As a child, I never suffered from stomach issues. Apart from some mild bloating, I experienced 2 to 3 stomach aches per year (at most). Nothing about my physical condition screamed Celiac Disease. I did suffer from migraines. I was, also, diagnosed with hypothyroidism in 2003. Nothing, still, pointed to a gluten intolerance.
In 2005, I married. Shortly thereafter, my husband and I set out to start a family. Unfortunately, this wasn’t going as planned. After 2 miscarriages, I was completely devastated and confused. To find refuge from my stress, I turned to gardening. It was during this time that I experienced a chance encounter with a woman named Linda. In this random meeting (or not-so-random?), Linda shared some life-changing information.
Linda, too, had multiple miscarriages. In her medical work-ups nothing suggested the root cause for her inability to hold a child. In her 40s, Linda decided to go on a strict gluten-free diet. After 6 months of being gluten-free, Linda conceived her only child. She urged me to immediately get tested for celiac disease. She warned me not to put it off. Was this a sign from the universe?
After a second miscarriage it is standard for fertility doctors to conduct a series of tests (genetic and chromosomal) to assess cause. When I probed my fertility doctor to test me for celiac disease, she assured me that she had never heard of a correlation between celiac and infertility. After learning this, I was hesitant to insist that she tack on the test for celiac disease anyways. My husband, however, was adamant about adding it to the blood work. So, it was added. The results came back. All blood work was fine, except for one result. I was positive for celiac disease.
I was in shock. I didn’t really know what the results meant. I immediately went to an gastroenterologist for more details. After a stomach biopsy, it was confirmed that I definitely had celiac disease. The doctor said that I must go on a gluten-free diet the next day. Knowing that my future was now sans gluten, I decided to have a gluten going away party. That night, I pigged out on chocolate chip cookie dough and a pizza pie.
The morning after, I woke up with a pretty bad stomach ache (no surprise). I also arose with a fresh perspective and a healthier outlook on life. I took my diet extremely seriously, with the ultimate goal of getting pregnant. It worked. After 6 months of living on a strict gluten-free diet, I was able to get pregnant and stay pregnant via in vitro fertilization (IVF) and delivered twin girls. The downside, however, was that I still had celiac disease, and still had to keep a strict diet. I realized quickly just how sensitive I really was after my first incident of cross-contamination. The consequence of cross-contamination for me is an immediate gluten attack due to my heightened sensitivity, resulting in violent vomiting 10 minutes (almost to the dot) of me ingesting gluten.
Despite my vigilance and discipline, unintentional cross-contamination continued to occur in my own kitchen, especially when visitors, friends and family members came over to eat. Unfortunately, I couldn’t always monitor my kitchen and gluten-free foods. To minimize cross-contamination risks, I found it incredibly helpful to label all of my gluten-free items using a sharpie. After lots of labeling, an idea surfaced – a gluten-free labeling company!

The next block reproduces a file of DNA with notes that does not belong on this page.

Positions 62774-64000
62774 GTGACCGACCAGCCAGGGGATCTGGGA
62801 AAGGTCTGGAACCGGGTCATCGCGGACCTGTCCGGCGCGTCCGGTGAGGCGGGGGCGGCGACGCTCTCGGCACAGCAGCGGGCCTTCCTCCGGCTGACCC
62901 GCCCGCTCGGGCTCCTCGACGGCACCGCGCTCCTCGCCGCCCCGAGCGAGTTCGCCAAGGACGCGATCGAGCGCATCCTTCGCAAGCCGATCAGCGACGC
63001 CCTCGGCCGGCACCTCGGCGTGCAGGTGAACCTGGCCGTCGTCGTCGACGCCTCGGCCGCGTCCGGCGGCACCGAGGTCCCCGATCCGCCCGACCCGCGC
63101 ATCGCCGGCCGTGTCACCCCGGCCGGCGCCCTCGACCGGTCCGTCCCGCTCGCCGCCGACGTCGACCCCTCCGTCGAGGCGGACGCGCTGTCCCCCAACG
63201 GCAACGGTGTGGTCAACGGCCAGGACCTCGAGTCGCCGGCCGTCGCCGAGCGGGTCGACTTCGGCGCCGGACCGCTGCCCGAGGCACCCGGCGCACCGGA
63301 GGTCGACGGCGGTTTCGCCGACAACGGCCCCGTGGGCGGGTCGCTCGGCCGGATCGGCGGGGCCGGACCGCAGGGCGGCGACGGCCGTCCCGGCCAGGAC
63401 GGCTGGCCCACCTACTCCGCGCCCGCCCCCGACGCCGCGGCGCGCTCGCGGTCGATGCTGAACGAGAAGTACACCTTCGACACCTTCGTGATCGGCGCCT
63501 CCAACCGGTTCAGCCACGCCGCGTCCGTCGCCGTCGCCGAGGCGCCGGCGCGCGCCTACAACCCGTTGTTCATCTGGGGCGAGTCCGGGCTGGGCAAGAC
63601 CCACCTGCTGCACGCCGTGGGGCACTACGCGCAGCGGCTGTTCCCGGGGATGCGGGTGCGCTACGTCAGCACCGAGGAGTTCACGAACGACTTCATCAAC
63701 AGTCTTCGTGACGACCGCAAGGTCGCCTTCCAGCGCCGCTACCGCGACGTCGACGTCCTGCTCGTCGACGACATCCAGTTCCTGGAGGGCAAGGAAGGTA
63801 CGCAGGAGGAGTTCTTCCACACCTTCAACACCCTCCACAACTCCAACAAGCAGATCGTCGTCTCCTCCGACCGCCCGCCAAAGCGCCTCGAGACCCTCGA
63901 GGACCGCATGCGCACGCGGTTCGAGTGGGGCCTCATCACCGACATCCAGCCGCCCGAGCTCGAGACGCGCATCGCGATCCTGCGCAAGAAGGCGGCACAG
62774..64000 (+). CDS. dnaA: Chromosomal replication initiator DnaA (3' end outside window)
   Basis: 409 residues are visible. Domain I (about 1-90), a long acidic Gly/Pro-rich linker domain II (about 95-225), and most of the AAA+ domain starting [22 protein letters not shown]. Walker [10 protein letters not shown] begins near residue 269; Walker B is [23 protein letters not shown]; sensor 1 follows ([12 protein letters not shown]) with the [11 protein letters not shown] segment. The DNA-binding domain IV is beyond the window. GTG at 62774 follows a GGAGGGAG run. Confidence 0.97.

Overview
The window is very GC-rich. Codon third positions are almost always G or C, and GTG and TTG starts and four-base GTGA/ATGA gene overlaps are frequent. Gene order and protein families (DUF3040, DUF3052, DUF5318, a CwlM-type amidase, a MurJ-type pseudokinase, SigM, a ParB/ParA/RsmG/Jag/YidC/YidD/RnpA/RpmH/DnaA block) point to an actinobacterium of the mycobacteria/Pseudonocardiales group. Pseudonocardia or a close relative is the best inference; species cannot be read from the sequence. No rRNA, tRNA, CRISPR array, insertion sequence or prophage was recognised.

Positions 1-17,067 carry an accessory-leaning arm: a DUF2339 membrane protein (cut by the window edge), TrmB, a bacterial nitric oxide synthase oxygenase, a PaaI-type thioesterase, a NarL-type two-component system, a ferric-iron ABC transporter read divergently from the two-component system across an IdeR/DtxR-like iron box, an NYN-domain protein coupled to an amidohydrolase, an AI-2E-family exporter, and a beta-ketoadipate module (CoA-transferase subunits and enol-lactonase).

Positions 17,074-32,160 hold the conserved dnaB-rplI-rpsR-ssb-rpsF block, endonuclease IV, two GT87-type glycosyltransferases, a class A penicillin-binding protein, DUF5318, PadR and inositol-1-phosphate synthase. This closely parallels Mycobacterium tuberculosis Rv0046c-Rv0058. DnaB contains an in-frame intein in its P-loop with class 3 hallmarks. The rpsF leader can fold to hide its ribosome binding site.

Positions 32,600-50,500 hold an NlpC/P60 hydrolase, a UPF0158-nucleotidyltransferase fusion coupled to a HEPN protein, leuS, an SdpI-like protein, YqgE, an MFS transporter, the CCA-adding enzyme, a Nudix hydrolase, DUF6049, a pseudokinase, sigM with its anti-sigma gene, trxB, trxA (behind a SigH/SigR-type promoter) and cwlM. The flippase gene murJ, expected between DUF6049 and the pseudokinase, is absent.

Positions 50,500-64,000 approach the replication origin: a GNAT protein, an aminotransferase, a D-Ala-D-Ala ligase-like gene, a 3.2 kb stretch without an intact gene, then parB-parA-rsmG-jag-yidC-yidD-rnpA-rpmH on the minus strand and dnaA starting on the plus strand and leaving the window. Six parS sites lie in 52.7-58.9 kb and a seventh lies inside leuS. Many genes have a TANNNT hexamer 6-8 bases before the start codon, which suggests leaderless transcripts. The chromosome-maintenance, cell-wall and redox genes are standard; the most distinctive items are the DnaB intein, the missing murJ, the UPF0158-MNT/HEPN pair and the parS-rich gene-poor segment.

My idea for glutenfreelabels.com first emerged after I wrote all over a bottle of alcohol “Kelly’s bottle,” so others would not drink it at a party. I was a bit embarrassed. It’s not because I’m anti-sharing or a heavy drinker. I just wanted guests to know that I was unable to drink anything other than my gluten-free bottle of coconut Ciroc. Like everyone else, I wanted to enjoy the festivities. As I started thinking about this labeling idea, I also began considering the idea of gluten-free tags to attach to items such as strainers, trays, and utensils. I immediately set out to act on this idea to provide others and myself an effective and simple labeling method to protect against cross-contamination.
I intend for glutenfreelabels.com to help people, like myself, who cannot eat gluten. The selection of gluten-free labels and the gluten-free tag will provide added protection to your kitchens and gluten-free foods. Cross-contamination risks will be lessened and others’ awareness of celiac disease and gluten intolerances will be enhanced. I want to bring you a more vibrant life – a life where you don’t have to constantly fret over the safety of your food, well-being, and an impending gluten attack. I want you to be able to enjoy food, festivities and optimize your health.
I am so grateful for the series of random events that initiated that one extra test and led to my diagnosis. Though my diet and life changed drastically, my diagnosis was power. Awareness of my disease empowered me to create a healthier, happier life. After I stopped eating gluten, I learned to find foods that would support my body and health. Sure, a journey without gluten has presented many challenges. Yet, the journey has also been one of positive transformation, enormous healing, and many blessings.
I’m happy to share that after assuming a gluten-free diet my husband and I have been able to have three beautiful children in total. In 2012, we welcomed a baby boy into our family without the help of fertility specialists.
It is my hope that this story and the creation of glutenfreelabels.com will help to support you on your own gluten free journey.